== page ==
The Story of a Small-Town Football Dynasty in Swampscott, Massachusetts



Early Praise for Robert Jauron's BIG BLUE DAYS

“This book is terrific. Swampscott, Massachusetts, is a lucky, lucky place. First, it had Coach Stan Bondelevitch come along to create a football tradition that measures up to any high school program’s tradition of success in any part of the United States. Second, Bob Jauron has come along to record the tale with humor, grace and affection in Big Blue Days. The research is great. The writing is even better. You didn’t have to grow up in Swampscott to enjoy this anecdotal ride through the glory days, not at all. But if you did, so much the better.”

—Leigh Montville
Former sports columnist at the Boston Globe, former Sports Illustrated senior writer, and the award-winning author of nine books, including New York Times bestsellers, At the Altar of Speed, Ted Williams, and The Big Bam

Early Praise for Robert Jauron's BIG BLUE DAYS

“Just as there is no high school football tradition remotely as rich and as deep as that of Swampscott’s Big Blue, there is no chronicle of the sparkling gridiron days of a high school football tradition remotely as deep and affectionate as Bob Jauron’s Big Blue Days. It is Friday Night Lights set in a New England coastal town.”

—David Shribman
Swampscott High School Class of 1972, Pulitzer Prize winner and executive editor of the Pittsburgh Post-Gazette

Early Praise for Robert Jauron's BIG BLUE DAYS

“Bob Jauron’s comprehensive history of Swampscott High School football (1953–1973) recalls a bygone era in Anytown, USA, when nothing mattered more than the high school football team. Wish I could have played for Stan Bondelevitch.”

—Dan Shaughnessy
Boston Globe sports columnist, New York Times bestselling author: Francona and Senior Year


In 1953, Stan Bondelevitch arrived in the small Massachusetts seaside town of Swampscott to become the high school football coach. The Sculpins, as they were known, had managed to win just one game over the preceding two and a half seasons, finishing 1–21 during that period. In his first season as the new coach, Stan’s team recorded a winning record, came within a touchdown of claiming the conference title, and produced a shocking upset victory over a squad that had not lost in 31 straight games.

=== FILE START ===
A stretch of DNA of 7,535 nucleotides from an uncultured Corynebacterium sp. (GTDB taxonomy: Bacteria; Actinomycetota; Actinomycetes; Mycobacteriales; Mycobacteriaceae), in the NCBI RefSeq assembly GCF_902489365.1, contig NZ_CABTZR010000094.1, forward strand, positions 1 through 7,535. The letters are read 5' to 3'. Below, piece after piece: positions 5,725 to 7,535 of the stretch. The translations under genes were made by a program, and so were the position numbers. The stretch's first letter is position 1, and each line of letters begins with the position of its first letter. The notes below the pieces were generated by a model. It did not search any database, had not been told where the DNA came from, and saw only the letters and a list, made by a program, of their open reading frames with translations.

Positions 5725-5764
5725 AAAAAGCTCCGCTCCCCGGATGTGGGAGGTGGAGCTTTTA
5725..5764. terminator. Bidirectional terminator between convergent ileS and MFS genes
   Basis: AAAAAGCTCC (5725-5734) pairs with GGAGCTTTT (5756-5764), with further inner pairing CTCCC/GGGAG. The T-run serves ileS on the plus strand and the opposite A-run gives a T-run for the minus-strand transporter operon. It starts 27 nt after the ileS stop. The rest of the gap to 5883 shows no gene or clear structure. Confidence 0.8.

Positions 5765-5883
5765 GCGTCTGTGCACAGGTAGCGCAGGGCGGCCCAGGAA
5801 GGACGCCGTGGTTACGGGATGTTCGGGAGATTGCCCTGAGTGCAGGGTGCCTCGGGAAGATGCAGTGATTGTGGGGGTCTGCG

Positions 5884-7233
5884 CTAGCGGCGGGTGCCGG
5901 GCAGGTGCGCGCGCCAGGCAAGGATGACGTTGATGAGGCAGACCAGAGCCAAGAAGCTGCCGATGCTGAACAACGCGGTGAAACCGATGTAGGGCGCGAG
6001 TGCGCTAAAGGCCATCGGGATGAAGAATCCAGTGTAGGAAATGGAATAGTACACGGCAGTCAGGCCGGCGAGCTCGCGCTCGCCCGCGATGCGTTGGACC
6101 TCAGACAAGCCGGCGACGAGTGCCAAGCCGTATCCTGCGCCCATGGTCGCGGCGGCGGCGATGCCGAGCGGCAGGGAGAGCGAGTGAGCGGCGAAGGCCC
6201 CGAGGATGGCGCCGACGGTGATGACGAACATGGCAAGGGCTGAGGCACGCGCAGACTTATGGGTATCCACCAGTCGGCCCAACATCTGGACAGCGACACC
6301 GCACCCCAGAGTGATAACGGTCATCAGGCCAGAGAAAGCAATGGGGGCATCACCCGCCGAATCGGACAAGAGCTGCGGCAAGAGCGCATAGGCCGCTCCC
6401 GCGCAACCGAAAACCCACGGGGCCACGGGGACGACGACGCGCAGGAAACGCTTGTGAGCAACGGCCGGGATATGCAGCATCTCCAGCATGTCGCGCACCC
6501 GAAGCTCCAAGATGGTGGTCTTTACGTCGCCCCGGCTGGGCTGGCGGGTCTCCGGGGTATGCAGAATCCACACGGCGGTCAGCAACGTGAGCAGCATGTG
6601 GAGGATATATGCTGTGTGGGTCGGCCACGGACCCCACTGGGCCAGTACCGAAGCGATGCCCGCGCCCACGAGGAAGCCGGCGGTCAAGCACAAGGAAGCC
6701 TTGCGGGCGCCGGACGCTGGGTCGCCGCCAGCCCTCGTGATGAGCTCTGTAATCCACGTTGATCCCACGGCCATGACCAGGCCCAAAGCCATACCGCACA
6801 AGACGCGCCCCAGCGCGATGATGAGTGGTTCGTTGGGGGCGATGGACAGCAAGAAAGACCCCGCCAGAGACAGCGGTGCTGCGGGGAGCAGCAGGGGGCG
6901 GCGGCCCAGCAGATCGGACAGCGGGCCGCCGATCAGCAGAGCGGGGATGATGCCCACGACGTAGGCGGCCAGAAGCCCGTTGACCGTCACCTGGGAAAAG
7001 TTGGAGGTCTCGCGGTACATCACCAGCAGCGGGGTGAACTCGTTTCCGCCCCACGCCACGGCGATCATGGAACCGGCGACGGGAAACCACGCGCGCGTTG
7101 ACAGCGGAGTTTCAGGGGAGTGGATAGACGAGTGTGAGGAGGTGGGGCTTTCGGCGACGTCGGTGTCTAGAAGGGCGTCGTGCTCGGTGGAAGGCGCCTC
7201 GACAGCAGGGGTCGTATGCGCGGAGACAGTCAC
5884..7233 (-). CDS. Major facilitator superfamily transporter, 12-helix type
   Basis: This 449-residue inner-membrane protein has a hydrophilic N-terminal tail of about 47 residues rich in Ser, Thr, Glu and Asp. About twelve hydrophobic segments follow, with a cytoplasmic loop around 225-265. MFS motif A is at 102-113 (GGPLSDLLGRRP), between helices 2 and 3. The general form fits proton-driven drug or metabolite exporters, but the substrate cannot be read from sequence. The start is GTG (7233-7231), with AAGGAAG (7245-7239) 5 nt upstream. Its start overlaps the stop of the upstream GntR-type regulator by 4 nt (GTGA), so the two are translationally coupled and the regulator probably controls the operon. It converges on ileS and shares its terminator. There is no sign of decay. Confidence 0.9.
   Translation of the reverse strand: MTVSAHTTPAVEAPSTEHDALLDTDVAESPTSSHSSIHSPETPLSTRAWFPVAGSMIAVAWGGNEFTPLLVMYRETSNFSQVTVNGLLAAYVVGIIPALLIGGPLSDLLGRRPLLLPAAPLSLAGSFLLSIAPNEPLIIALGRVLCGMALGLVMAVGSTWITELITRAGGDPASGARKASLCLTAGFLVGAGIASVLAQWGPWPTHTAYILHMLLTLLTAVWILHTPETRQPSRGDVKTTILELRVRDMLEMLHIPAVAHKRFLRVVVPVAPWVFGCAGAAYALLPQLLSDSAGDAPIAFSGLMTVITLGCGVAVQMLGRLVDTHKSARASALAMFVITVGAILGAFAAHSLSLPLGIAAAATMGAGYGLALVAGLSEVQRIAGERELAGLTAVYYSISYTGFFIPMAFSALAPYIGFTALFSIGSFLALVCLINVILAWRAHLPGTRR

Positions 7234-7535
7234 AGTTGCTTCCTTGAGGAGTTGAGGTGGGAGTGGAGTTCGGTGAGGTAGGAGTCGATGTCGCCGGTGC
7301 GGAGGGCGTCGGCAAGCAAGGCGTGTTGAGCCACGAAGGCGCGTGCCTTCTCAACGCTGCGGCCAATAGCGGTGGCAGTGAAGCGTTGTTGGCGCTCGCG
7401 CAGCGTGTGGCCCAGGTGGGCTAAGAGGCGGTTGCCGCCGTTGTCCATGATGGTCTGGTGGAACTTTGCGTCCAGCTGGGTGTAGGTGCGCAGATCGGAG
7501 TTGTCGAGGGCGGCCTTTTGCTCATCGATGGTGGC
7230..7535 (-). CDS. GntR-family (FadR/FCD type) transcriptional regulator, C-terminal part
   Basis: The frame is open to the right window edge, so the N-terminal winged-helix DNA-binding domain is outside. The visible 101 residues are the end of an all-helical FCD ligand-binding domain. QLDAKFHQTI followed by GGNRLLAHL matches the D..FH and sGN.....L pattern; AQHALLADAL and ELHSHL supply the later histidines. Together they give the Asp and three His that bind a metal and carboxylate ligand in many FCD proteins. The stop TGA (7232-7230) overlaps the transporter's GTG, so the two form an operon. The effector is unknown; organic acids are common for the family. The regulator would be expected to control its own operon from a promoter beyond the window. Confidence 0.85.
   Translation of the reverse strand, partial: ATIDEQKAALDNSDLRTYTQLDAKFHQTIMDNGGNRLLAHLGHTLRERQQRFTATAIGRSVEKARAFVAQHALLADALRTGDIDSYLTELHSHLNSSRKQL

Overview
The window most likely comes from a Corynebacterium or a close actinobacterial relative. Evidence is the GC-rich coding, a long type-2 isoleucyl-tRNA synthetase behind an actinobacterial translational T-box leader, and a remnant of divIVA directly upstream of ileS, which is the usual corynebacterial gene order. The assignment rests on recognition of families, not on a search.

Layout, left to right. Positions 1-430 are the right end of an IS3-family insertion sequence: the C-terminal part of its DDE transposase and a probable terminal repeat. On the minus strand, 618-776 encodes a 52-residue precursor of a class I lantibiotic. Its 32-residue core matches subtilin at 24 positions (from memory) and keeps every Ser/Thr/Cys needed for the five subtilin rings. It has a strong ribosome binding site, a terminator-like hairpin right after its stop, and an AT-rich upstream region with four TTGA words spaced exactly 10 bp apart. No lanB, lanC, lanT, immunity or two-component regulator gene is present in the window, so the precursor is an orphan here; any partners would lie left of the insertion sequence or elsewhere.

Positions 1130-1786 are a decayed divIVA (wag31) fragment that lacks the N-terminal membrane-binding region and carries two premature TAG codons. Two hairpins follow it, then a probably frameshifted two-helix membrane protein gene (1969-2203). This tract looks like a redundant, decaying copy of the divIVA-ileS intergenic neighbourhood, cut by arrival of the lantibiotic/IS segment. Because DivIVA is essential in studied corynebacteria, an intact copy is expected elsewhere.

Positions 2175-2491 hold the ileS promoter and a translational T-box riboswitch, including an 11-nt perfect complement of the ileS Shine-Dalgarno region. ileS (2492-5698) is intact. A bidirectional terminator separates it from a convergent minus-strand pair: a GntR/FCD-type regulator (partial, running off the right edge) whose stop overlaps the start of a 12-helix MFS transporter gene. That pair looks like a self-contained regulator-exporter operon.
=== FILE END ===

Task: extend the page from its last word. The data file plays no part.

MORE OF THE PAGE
Over the ensuing 20 years, Swampscott’s football team, re-named the Big Blue, posted eight undefeated, untied seasons; won numerous conference and Eastern Massachusetts championships, including the state’s first high school Division II Super Bowl game; and enjoyed three separate lengthy winning streaks. A number of Big Blue players were named high school All-Americans. Three teammates on the 1967 Swampscott squad—Bill Adams, Dick Jauron, and Tom Toner—all ultimately played multiple seasons in the NFL. Coach Bondelevitch’s announced retirement in 1976 prompted a local newspaper to write that it was the conclusion of “the greatest coaching era in the history of New England schoolboy football.”

A master motivator and psychologist, Bondelevitch challenged his players to excel, while employing a unique blend of humor and positive reinforcement to galvanize them and an entire community. Coaches, teachers, students, parents, and Boosters joined together to form that community and create a remarkable environment—one of interest in and support for the efforts of a group of local teenagers playing as a team.

Robert Jauron, who played at Swampscott on Bondelevitch-coached teams in the mid-’60s, undertook to write this story about Stan’s Big Blue football program. Big Blue Days is based on extensive archival research, interviews of more than 50 individuals, and the author’s own experiences. It tells the tale of Swampscott High School football from 1953 through 1973, painting a portrait of the legendary, colorful head coach, relating the personal stories of a number of other coaches and players, detailing the program’s amazing success, and explaining why Jauron and many others recall those days in Swampscott as special times in a special place.